Getting Started With Postgres: Three Free and Easy Ways
In this article, explore three practical, user-friendly, and absolutely free ways to kickstart your PostgreSQL journey.
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Hello, fellow developers! This year, approximately 90,000 of us participated in the Stack Overflow survey. Impressively, we crowned Postgres as the #1 database. Moreover, DB Engines also spotlights PostgreSQL as one of the fastest-growing databases worldwide. What does this mean for us?
It's clear that we should strive to become PostgreSQL experts. An essential step in this direction is setting up our own database for hands-on experiments.
So, whether you prefer reading or watching, let’s walk through three practical, user-friendly, and absolutely free ways to kickstart your PostgreSQL journey.
Option #1: Dive Into Postgres With Docker
The simplest and most pocket-friendly way to start your journey with PostgreSQL is Docker.
That's right: with a single Docker command, you have your database container humming merrily on your laptop:
docker run --name postgresql \ -e POSTGRES_USER=postgres -e POSTGRES_PASSWORD=password \ -p 5432:5432 \ -d postgres:latest
The advantages are immense! Setting up your database is incredibly fast, and guess what? It all happens right on your hardware.
Next, use your preferred SQL editor, like DataGrip, to open a database connection. Ensure you connect to
localhost and use the username and password from the Docker command mentioned earlier.
Once connected, execute a few simple SQL statements to ensure the Postgres instance is ready for more advanced experiments:
create table back_to_the_future(id int, name text); insert into back_to_the_future(1, 'Doc'); select * from back_to_the_future;
Option #2: Jump Into Cloud-Native Postgres With Neon
The second cost-free and straightforward way to learn PostgreSQL caters to those eager to delve into public cloud environments right from the start.
Eager to get started with Neon? For us developers, the command line is home, isn't it? Kick things off by installing the Neon Command Line Tool:
npm i -g neonctl
Then authenticate and create an account:
Create a new project and database instance:
neonctl projects create --name mynewproject --region-id aws-us-east-1 neonctl databases create --name newdb
Lastly, fetch your database connection string and you're set:
neonctl connection-string --database-name newdb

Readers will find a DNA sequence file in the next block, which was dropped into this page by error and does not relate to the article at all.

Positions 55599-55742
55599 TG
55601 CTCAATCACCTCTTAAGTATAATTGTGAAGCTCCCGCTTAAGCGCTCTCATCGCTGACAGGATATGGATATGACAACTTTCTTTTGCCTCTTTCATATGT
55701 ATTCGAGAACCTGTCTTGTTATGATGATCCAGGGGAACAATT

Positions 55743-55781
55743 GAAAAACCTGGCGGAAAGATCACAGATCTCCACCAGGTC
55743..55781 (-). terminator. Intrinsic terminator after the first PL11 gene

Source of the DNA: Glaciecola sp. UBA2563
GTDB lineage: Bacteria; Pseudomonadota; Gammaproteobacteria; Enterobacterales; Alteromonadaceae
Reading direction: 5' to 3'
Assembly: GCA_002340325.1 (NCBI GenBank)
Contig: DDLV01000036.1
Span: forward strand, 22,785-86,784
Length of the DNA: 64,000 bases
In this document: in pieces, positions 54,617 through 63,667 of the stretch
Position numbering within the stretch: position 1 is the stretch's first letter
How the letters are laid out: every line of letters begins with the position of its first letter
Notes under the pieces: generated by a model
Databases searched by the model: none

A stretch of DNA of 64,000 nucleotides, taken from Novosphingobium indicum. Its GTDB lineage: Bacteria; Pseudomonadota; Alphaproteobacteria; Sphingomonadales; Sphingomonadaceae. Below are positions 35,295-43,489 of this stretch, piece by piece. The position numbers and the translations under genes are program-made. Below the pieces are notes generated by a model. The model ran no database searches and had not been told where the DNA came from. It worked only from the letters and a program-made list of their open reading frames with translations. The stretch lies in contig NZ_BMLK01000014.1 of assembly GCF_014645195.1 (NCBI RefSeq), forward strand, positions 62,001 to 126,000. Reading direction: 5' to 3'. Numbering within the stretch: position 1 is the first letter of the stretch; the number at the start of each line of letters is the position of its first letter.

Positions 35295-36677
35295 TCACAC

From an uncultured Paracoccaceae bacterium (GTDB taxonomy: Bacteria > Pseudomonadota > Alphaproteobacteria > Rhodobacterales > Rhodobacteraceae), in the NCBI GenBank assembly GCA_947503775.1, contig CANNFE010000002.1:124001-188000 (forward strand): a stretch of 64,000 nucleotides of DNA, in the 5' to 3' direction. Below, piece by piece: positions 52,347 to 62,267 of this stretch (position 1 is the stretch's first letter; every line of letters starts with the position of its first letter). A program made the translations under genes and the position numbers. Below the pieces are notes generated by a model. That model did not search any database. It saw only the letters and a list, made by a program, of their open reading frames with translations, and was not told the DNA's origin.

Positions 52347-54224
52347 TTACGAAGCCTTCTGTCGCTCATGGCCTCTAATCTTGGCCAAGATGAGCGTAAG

Use that connection string to link up with the database instance via DataGrip:
For quick verification, execute a couple of straightforward SQL commands:
create table matrix(id int, name text); insert into matrix values(1, 'Neo'); select * from matrix;
Option #3: Build on Scalable Postgres With YugabyteDB
Therefore, do you think you're done? Not at all, my friend!
We conclude with YugabyteDB - the PostgreSQL "beast." Not only does it scale up and out across zones and regions, but it also withstands the most challenging cloud armageddons. Plus, its special knack: pinning user data to specific geographic locations.
Want a taste of YugabyteDB straight in the cloud? YugabyteDB Managed (DBaas) offers a free tier, gifting you a dedicated single-node instance, to begin with, and you can simply transition to their dedicated plan when you're ready.
And now, for the grand tradition! Time to fire up a YugabyteDB instance straight from the command line. First, install the
brew install yugabyte/tap/ybm
Next, create an account and sign in using your authentication token:
ybm signup ybm auth
The final steps involve setting up your first database instance:
ybm cluster create \ --cluster-name yugabyte \ --credentials username=admin,password=password-123 \ --cluster-tier Sandbox \ --cloud-provider AWS \ --wait
And add your laptop to the database’s IP allow list (yep, YugabyteDB folks take security seriously):
ybm network-allow-list create \ --ip-addr \$(curl ifconfig.me) \ --name my-address ybm cluster network allow-list assign \\ --network-allow-list my-address \\ --cluster-name yugabyte
Alright, once the database is started, take its connection string:
ybm cluster describe --cluster-name yugabyte
And use that string to establish a connection via DataGrip:
With the connection opened, send a few SQL commands to YugabyteDB to make sure the "beast" is ready to serve your requests:
create table avengers(id int, name text); insert into avengers values(1, 'Hulk'); select * from avengers;
That’s All… For Now
With PostgreSQL's popularity on the rise, it's inevitable you'll cross paths with it in upcoming projects. So why wait? Dive in now. And there's no better way to learn than by doing. Roll up your sleeves, launch a Postgres instance using one of the three methods outlined in this article, and savor the journey ahead.
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